Bilhah was the female servant of Rachel. When Rachel married Jacob, Bilhah was given as a wedding gift to Rachel by her father Laban (Genesis 29:28–29). Bilhah became the mother of two of Jacob’s twelve sons.
In the early days of her marriage, Rachel was unable to conceive a child, so she sent Bilhah to Jacob as a concubine: “Then she [Rachel] said, ‘Here is Bilhah, my servant. Sleep with her so that she can bear children for me and I too can build a family through her’” (Genesis 30:3).
A concubine was a female slave responsible mainly as a surrogate mother to secure the continuance of the family name. At this time in ancient history, infertility carried great shame for women. It was common practice for a barren wife to provide a concubine to guarantee children to her husband. A concubine such as Bilhah was treated as a member of the family and a legitimate channel for hereditary succession and inheritance.
Bilhah’s children by Jacob were Dan and Naphtali (Genesis 35:25). Dan was Jacob’s fifth son and Naphtali his sixth. Rachel considered Bilhah’s boys to be her own children. Having authority as their mother, Rachel was the one to name them (Genesis 30:4–8).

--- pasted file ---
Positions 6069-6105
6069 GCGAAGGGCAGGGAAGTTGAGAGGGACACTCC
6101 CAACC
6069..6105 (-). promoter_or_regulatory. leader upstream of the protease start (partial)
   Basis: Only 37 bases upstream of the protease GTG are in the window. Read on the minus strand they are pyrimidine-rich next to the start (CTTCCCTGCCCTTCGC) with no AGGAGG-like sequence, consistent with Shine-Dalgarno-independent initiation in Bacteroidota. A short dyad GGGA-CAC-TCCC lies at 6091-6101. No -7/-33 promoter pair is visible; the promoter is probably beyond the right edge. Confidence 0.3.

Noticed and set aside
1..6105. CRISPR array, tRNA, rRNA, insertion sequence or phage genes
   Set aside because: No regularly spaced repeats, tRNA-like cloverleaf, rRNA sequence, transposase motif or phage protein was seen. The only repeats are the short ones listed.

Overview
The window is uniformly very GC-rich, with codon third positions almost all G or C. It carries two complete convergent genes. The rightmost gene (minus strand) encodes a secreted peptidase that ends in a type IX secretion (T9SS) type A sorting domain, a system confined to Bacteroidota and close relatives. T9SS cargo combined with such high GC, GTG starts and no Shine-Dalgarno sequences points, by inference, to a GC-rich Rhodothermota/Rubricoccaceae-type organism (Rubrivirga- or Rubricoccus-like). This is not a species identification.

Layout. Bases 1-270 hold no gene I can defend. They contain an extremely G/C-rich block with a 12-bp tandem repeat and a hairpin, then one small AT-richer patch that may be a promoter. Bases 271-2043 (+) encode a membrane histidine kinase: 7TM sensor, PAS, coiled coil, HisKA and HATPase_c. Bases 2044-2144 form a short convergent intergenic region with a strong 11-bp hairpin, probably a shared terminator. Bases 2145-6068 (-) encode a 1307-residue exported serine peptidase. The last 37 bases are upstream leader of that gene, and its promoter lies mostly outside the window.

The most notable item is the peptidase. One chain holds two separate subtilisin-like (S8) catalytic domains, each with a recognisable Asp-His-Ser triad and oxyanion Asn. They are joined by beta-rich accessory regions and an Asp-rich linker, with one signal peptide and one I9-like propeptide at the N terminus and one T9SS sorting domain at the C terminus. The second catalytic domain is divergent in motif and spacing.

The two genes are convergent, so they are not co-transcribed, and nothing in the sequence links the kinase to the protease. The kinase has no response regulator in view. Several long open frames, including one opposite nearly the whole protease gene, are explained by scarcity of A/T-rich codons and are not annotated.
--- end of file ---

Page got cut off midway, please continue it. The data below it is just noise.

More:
Later, after Rachel died giving birth to Benjamin, Jacob’s oldest son, Reuben, slept with Bilhah; his was an incestuous act, since Bilhah was his father’s concubine (Genesis 35:22). As a result of committing adultery with Bilhah, Reuben was cursed by his father and deprived of his birthright (Genesis 49:3–4), which Jacob gave to Joseph’s sons.
Bilhah’s grandsons were Hushim, the child of Dan; and Jahzeel, Guni, Jezer, and Shillem, the children of Naphtali (Genesis 46:23–25).
Possible meanings for the Hebrew name Bilhah are “simplicity,” “modesty,” “timid,” or “faltering.”
Bilhah is also the name of a town in the south of Judah (1 Chronicles 4:29). Called Balah in Joshua 19:3, the town was allotted to the tribe of Simeon. While the exact location of Bilhah has never been pinpointed, it is thought to be part of the Judean Negev, as it appears in lists with other cities of the Negev, such as Beersheba and Ziklag.